First, we train the text feature extractors on the unsupervised dataset of all conversation segments. We then use the extracted features of the supervised dataset to train the final classifier. We perform hyper parameter optimisation on the validation set.

For comparison we also test performance using word embeddings previously trained on the Billion Spanish Word Corpus (SBWC) and the Spanish Unannotated Corpora (SUC) [10, 11, 12]. We tested embeddings with dimensionality of 100 and 300.


We are mostly interested in detecting emergencies in the messages and call the messages that were annotated as emergencies the “positive” class. A true positive is thus a correctly identified emergency. We use precision, recall and F1 score on the validation and test sets to compare the different models. We have:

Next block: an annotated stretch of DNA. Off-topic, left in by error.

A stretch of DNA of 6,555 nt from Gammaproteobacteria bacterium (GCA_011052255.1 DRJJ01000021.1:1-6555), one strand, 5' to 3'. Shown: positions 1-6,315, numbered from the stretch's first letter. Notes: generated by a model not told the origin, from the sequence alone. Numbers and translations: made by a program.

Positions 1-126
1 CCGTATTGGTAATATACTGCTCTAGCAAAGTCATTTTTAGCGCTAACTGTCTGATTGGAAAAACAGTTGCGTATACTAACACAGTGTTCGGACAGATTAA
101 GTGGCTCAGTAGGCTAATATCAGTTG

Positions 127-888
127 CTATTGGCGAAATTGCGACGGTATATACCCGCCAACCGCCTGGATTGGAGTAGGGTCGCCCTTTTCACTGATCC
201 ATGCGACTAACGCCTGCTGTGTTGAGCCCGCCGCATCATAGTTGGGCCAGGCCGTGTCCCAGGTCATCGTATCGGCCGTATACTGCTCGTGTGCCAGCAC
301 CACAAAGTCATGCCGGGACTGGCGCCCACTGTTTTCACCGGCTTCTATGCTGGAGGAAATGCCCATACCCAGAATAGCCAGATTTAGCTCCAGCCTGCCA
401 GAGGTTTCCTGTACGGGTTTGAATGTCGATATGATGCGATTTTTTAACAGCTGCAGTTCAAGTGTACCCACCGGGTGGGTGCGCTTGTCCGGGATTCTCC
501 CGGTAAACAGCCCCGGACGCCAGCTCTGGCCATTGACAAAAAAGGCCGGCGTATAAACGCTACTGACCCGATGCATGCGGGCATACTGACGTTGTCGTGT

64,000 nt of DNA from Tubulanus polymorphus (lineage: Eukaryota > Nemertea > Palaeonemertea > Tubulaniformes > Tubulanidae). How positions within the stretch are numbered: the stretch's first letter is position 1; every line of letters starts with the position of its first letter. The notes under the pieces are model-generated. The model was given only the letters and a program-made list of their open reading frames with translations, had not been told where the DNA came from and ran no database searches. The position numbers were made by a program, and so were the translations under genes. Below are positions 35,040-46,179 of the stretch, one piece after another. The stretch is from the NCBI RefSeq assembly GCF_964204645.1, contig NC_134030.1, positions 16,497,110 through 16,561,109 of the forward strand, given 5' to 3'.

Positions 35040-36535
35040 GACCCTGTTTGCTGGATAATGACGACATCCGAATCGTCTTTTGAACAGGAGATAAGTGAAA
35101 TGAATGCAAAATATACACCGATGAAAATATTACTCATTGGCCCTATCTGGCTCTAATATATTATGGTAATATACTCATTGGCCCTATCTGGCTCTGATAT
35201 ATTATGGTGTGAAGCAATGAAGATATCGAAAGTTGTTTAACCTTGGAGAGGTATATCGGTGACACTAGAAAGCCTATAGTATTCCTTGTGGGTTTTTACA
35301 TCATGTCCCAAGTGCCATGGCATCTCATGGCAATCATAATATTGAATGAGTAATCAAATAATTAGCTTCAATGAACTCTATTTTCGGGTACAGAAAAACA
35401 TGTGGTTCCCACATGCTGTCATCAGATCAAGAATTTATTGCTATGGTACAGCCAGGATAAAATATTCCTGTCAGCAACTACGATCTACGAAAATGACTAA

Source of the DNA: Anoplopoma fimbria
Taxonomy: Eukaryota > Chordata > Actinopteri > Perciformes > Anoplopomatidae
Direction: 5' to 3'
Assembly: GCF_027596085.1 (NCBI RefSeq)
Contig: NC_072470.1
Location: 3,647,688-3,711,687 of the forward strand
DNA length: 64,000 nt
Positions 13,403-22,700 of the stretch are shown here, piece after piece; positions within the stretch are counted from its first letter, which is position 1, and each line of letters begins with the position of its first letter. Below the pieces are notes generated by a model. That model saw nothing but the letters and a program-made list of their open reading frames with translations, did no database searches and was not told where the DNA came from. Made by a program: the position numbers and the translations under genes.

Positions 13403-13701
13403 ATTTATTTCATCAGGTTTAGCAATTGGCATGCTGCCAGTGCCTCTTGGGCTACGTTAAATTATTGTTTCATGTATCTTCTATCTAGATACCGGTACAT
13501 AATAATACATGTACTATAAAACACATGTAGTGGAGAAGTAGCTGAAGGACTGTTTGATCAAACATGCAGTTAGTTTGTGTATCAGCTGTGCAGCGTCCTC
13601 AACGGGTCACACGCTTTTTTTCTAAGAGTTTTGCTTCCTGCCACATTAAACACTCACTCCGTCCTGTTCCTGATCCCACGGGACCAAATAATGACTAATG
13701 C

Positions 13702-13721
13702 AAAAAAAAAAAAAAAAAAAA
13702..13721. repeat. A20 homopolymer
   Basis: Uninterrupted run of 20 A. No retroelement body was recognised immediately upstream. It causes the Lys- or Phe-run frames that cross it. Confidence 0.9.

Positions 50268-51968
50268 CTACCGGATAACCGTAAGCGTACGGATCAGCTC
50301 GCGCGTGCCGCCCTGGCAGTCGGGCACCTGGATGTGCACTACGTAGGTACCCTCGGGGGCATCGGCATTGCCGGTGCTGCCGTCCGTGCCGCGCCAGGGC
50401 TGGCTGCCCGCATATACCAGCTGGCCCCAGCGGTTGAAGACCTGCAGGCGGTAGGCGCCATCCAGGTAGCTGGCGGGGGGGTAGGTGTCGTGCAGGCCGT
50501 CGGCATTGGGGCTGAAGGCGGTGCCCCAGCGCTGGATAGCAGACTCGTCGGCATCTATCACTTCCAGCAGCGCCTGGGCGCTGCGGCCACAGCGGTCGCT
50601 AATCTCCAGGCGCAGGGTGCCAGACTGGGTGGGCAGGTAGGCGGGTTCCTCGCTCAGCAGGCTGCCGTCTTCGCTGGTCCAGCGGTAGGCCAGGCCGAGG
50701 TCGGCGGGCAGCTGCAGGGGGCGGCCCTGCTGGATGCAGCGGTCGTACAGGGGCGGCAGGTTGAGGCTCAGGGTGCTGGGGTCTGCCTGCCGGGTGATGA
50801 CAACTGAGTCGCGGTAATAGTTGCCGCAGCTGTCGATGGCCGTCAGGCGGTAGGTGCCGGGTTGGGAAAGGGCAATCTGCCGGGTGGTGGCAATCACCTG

precision = TPTP + FP,

recall = TPTP + FN,

F1 = 2 * precision * recallprecision + recall,

where TP, FP, and FN indicate the number of true positives, false positives and false negatives, respectively.


We present the results on validation and test set in table 1 in terms of the metrics presented in the previous section.

Out of the feature extractors we find word2vec to achieve the best validation and test set performances. This holds true for both cases of concatenated and independent user texts. LSA is clearly outperformed by the two other feature extractors.